Farming and Wildlife argues forcefully that wild species are, in fact, beneficial to the land as a whole: without them its productivity will fall and farming will inevitably suffer. This edition is exclusive to newnaturalists.com
Farming and wildlife affect each other in many, often subtle, ways. Yet most recent developments in farming have been harmful to wild plants and animals. As the land is made to yield more, so rare species become rarer or extinct, and even common ones are now absent from large areas of the country. This timely and provocative book argues forcefully that wild species are, in fact, beneficial to the land as a whole: without them its productivity will fall and farming will inevitably suffer.
The main changes in farming practice and their environmental effects are dealt with systematically. Successive chapters discuss arable cropping, grassland management, animal husbandry, hedgerow removal, land drainage and the use of pesticides. Considered also are the care of the soil and its inhabitants - important and often overlooked forms of wildlife - possible damage to livestock by diseases of wild animals, and the effects of hunting and shooting. Professor Mellanby writes throughout with an understanding of the problems of both farmers and conservationists. This is a most persuasive account of why they should now work together to preserve the countryside's fauna and flora.
Professor Kenneth Mellanby is the author of the highly acclaimed New Naturalist volume Pesticides and Pollution. He is the Founder-Director of the Monks Wood Experimental Station, which was the main research station of the Nature Conservancy, Chairman of the Watch Trust, President of the Cambridgeshire branch of the Ramblers Association, and has for many years been closely involved in all aspects of farming and conservation.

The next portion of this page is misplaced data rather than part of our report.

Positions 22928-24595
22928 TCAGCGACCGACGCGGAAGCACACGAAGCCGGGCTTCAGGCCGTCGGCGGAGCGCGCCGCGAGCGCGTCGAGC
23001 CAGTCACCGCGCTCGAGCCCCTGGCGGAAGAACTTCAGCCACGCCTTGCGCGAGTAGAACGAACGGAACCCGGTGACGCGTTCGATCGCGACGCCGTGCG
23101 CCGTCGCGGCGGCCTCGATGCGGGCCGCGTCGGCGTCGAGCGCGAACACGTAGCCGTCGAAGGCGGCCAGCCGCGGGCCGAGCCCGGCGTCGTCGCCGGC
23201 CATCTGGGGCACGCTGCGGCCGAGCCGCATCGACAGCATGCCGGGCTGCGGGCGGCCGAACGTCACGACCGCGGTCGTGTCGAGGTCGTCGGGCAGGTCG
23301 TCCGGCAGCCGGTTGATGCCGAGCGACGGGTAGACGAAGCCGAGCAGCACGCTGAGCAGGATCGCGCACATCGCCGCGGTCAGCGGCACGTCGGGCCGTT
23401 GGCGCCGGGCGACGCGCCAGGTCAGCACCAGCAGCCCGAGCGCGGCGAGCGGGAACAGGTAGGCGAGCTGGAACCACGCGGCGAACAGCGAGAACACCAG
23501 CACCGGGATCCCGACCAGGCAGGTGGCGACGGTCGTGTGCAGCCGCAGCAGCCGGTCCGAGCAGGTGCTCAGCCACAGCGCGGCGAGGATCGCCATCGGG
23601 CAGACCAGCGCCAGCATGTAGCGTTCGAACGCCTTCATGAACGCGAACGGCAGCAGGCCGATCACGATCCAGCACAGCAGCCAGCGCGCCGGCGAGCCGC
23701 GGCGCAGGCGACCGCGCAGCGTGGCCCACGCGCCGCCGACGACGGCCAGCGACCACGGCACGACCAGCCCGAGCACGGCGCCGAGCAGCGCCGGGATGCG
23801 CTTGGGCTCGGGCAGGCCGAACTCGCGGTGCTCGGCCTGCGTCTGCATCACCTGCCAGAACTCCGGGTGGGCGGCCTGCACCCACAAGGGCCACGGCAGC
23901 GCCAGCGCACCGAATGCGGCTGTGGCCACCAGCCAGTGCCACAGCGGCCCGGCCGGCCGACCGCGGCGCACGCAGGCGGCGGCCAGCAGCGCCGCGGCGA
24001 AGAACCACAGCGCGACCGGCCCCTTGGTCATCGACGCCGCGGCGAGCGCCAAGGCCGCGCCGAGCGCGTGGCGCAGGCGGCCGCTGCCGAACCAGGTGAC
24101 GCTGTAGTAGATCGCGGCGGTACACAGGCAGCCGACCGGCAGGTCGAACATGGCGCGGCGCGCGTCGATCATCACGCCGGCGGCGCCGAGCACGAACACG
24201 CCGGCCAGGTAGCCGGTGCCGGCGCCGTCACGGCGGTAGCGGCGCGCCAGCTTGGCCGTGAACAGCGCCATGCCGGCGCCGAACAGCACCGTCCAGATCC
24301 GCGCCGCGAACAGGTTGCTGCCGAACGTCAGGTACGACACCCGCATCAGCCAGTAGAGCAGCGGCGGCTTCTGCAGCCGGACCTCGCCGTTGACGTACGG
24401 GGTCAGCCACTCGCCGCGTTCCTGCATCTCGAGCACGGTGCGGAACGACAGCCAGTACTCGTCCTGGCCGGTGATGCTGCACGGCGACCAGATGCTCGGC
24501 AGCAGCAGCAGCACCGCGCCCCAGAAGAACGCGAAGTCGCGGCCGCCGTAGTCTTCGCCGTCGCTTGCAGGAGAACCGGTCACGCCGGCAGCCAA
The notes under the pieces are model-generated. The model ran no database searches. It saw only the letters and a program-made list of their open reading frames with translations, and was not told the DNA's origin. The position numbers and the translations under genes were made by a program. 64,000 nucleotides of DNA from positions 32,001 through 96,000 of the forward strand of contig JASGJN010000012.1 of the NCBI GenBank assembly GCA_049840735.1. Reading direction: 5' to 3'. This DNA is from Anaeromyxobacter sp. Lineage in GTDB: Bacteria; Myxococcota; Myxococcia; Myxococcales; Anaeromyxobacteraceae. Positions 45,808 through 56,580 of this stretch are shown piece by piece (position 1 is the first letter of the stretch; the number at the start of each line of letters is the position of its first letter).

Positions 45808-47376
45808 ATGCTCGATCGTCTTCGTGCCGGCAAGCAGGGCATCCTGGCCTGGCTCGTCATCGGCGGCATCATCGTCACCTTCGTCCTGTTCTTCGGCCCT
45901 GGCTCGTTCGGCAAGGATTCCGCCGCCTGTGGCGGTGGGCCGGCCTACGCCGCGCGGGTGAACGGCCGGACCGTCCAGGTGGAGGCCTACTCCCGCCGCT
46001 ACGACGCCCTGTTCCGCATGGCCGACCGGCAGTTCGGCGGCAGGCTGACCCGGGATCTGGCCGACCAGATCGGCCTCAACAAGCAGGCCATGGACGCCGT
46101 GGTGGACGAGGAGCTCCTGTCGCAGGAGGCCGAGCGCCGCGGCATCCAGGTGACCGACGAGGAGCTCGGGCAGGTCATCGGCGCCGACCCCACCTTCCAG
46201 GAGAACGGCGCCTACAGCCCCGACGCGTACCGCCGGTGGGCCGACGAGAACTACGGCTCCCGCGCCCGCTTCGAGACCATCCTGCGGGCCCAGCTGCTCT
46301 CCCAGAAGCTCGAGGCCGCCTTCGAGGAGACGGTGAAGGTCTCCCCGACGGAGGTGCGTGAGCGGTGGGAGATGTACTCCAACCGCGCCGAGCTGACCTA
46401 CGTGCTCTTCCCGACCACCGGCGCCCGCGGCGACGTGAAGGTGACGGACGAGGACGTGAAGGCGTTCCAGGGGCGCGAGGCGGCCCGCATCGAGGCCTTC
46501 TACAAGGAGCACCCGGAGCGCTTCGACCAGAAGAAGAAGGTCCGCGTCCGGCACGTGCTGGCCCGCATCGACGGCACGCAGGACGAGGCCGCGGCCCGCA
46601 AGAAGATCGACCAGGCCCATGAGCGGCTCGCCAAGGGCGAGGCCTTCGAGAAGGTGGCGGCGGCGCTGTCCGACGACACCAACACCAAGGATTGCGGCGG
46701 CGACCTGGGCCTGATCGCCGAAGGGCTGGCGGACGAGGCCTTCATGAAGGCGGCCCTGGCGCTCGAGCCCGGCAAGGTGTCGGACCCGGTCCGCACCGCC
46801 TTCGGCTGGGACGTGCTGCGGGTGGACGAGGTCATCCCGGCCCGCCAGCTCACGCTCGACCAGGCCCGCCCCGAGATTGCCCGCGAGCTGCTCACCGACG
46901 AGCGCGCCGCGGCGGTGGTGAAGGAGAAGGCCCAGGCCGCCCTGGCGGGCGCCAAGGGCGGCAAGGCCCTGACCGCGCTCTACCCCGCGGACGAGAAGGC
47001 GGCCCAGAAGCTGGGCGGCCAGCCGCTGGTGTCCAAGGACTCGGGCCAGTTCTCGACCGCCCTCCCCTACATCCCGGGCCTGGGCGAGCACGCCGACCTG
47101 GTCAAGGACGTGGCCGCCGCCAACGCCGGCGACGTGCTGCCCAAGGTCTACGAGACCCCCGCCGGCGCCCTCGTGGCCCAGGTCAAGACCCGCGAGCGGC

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‘A forthright and dispassionate account of what is happening to 80 per cent of the land in Britain . . . with the inevitable conflict between farming and conservation clearly presented.’
(1908–1993). Entomologist, scientific administrator and writer. Author of Pesticides and Pollution (1967), The Mole (1971) and Farming and Wildlife (1981), and editor of the New Naturalist library 1971–86. Read natural sciences at London University and obtained doctorate at London School of Hygiene and Tropical Medicine (1933). Began career as a medical entomologist at the London School 1933–45, investigating causes and cure for scabies with the help of a band of volunteers in Sheffield. Spent latter part of war in Burma and New Guinea investigating transmission and control of scrub typhys. Resumed academic career as Reader in Medical Entomology at London University, then as first principal of University College, Ibadan in Nigeria 1947–53, for which he received a CBE (1954). Head of Entomology, Rothamsted 1955–61, then first director of Monks Wood experimental station, 1961–75, in both roles warning of unwanted side-effects of persistent pollutants, especially pesticides, and advocating biological methods of pest control. Mistrusted the doomsayers of the Green movement, but forcefully argued for more sustainable farming; in his view environmental problems stemmed from inefficiencies of livestock farming.
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